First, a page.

To sum­ma­rize:
Ge­nius = High Abil­ity X High Pro­duc­tivity AND High Creativity.

The the­o­ret­i­cal un­der­pin­nings of these three in­gre­di­ents are:
—Abil­ity = g = effi­ciency of in­for­ma­tion pro­cess­ing
—Pro­duc­tivity = en­doge­nous cor­ti­cal stim u la­tion
—Creativity = trait psychoticism

Other Per­son­al­ity Correlates

There are un­doubt­edly other per­son­al­ity cor­re­lates of ge­nius, al­though some of
them may only re­flect the more fun­da­men­tal vari­ables in the for­mula given­
above. The bi­ogra­phies of m any ge­niuses in­di­cate that, from an early age, the­y
are char­ac­ter­ized by great sen­si­tivity to their ex­pe­riences (es­pe­cially those of a
cog­ni­tive na­ture), the de­vel­op­ment of un­usu­ally strong and long-term in­ter­ests
(of­ten man­i­fested as un­usual or idiosyn­cratic hob­bies or pro­jects), cu­ri­os­ity
and ex­plo­ra­tory be­hav­ior, a strong de­sire to ex­cel in their own pur­suits, th eo­
ret­i­cal and aes­thetic val­ues, and a high de­gree of self-dis­ci­pline in ac­quiring
nec­es­sary skills (MacKin­non, 1962).
The de­vel­op­ment of ex­pert-level knowl­edge and skill is es­sen­tial for any­
im­por­tant achieve­ment (Rabinow­itz & Glaser, 1985). A high level of ex­per­ti­se

in­volves the au­tom­a­ti­za­tion of a host of spe­cial skills and cog­ni­tive rou­tines.
Au­tom­a­ti­za­tion com es about only as a re­sult of an im­mense amount of prac­
tice (Jensen, 1990; Walberg, 1988). Most peo­ple can scarcely imag­ine (an­d
are prob­a­bly in­ca­pable of) the ex­traor­di­nary amount of prac­tice that is re­
quired for ge­nius-qual­ity perfor­mance, even for such a prodi­gious ge­nius as
In their self-as­signed tasks, ge­niuses are not only per­sis­tent but also re­
mark­ably able learn­ers. Ra­manu­jan, for ex­am­ple, dis­liked school and played
tru­ant to work on math prob­lems be­yond the level of any­thing he was offered at
school. Wag­ner fre­quently played tru­ant so he could de­vote his whole day to
study­ing the or­ches­tral scores of Beethoven. Fran­cis Gal­ton, with an es­ti­mat­ed­
child­hood IQ of around 200 and an ac­knowl­edged ge­nius in adult­hood, abso­
lutely hated the frus­tra­tions of school and pleaded with his par­ents to let him
quit. Similar ex­am­ples are le­gion in the ac­counts of ge­niuses.
In read­ing about ge­niuses, I con­sis­tently find one other im­por­tant fac­tor
that must be added to the com­pos­ite I have de­scribed so far. It is a fac­tor re­lat­ed
to the di­rec­tion of per­sonal am­bi­tion and the per­sis­tence of effort. This fac­tor­
chan­nels and fo­cuses the in­di­vi­d­ual’s men­tal en­ergy; it might be de­scribed best
as per­sonal ideals or val­ues. Th­ese may be artis­tic, aes­thetic, sci­en­tific, the­o­ret­
ical, philo­soph­i­cal, re­li­gious, poli­ti­cal, so­cial, eco­nomic, or moral val­ues, or­
some­thing idiosyn­cratic. In per­sons of ge­nius, es­pe­cially, this “value fac­tor”
seems ab­solutely to dom­i­nate their self-con­cept, and it is not mun­dane. Peo­ple
are of­ten puz­zled by what they per­ceive as the ge­nius’s self-sac­ri­fice and of­ten
e­go­cen­tric in­differ­ence to the needs of oth­ers. But the ge­nius’s value sys­tem, at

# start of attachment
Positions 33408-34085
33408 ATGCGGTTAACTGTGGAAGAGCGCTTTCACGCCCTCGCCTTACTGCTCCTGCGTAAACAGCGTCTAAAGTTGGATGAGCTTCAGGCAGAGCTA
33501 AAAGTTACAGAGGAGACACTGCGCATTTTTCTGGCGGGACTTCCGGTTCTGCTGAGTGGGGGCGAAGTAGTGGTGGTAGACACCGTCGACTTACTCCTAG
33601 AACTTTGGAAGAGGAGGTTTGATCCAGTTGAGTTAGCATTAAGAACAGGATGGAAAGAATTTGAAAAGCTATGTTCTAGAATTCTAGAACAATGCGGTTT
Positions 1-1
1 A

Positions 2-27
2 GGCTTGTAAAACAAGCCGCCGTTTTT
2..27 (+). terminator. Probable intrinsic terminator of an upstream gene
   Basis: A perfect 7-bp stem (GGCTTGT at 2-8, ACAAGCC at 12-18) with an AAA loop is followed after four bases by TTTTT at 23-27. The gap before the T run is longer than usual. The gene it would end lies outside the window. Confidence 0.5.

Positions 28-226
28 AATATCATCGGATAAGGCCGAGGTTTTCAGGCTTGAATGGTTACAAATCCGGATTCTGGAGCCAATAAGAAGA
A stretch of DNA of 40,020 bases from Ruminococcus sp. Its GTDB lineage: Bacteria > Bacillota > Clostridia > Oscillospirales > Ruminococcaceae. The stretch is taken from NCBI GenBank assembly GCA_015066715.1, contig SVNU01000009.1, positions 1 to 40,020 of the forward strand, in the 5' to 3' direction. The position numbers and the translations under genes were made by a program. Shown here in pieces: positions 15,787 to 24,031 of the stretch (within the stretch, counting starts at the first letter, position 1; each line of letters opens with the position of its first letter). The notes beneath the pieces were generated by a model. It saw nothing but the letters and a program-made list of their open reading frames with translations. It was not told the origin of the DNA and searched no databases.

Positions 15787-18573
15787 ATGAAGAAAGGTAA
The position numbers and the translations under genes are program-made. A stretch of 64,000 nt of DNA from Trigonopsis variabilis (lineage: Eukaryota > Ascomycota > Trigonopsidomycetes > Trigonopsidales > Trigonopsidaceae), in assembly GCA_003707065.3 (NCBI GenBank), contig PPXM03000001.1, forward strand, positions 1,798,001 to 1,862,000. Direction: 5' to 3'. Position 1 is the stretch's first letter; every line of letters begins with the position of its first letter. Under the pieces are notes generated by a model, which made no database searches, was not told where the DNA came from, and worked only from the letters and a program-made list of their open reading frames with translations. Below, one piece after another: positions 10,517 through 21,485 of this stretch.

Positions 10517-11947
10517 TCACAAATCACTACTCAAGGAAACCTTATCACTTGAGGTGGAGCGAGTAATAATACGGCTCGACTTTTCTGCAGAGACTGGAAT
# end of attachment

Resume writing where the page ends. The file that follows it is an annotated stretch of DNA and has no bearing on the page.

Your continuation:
the core of his or her self-con­cept, is hardly ever sac­ri­ficed for the kind of­
mun­dane plea­sures and uni­mag­i­na­tive goals com m only val­ued by or­di­nary
per­sons. Act­ing on their own val­ues—per­haps one should say act­ing out their­
self-images—is a no­table fea­ture of fa­mous ge­niuses.

Char­ac­ter­is­tics of Ge­nius: Some Conclusions

Although this chap­ter is not meant to provide an ex­haus­tive re­view of the­
liter­a­ture on ge­niuses and highly cre­ative in­di­vi­d­u­als, it has raised some con­sis­
tent them es that might be wor­thy of sci­en­tific study. I pro­pose that ge­nius is
a mul­ti­plica­tive effect of high abil­ity, pro­duc­tivity, and cre­ativity. More­over,
many of the per­son­al­ity traits as­so­ci­ated with ge­nius can be cap­tured by the­
la­bel “psy­choti­cism.” Although ge­niuses may have a pre­dis­po­si­tion to­ward such
a di­s­or­der, they are buffered by a high de­gree of ego strength and in­tel­li­gence. A
num­ber of the re­main­ing per­son­al­ity cor­re­lates of ge­nius may best be cap­tured
by the idea that ge­nius rep­re­sents an act­ing-out of its very essence.

Gift­ed­ness and Ge­nius: Im­por­tant Differ­ences
Although gift­ed­ness (ex­cep­tional men­tal abil­ity or out­stand­ing tal­ent) is a
thresh­old trait for the emer­gence of ge­nius, gift­ed­ness and ge­nius do seem to be­
cru­cially differ­ent phe­nom­ena, not sim­ply differ­ent points on a con­tinuum . It
has even been sug­gested that gift­ed­ness is in the or­thog­o­nal plane to ge­nius.
Thomas Mann (1 9 4 7 ), in his pen­e­trat­ing and in­sight­ful study of Richard Wag­
ner’s ge­nius, for in­stance, makes the startling point that Wag­ner was not a
mu­si­cal prodigy and did not even seem par­tic­u­larly tal­ented, in mu­sic or in
any­thing else for that mat­ter, com­pared to many lesser com­posers and po­ets.
He was never skil­led at play­ing any mu­si­cal in­stru­ment, and his se­ri­ous­ly
fo­cused in­ter­est in mu­sic be­gan much later than it does for most mu­si­ci­ans. Yet
M ann is awed by Wag­ner’s achieve­ments as one of the world’s stu­pen­dous
cre­ative ge­niuses, whose ex­traor­di­nar­ily in­no­va­tive mas­ter­pieces and their ines­
ca­pa­ble in­fluence on later com­posers place him among the sur­pass­ing elite in­
the his­tory of mu­sic, in the class with Bach, Mozart, and Beethoven.
It is in­ter­est­ing to note the words used by M ann in ex­plain­ing what he cal­ls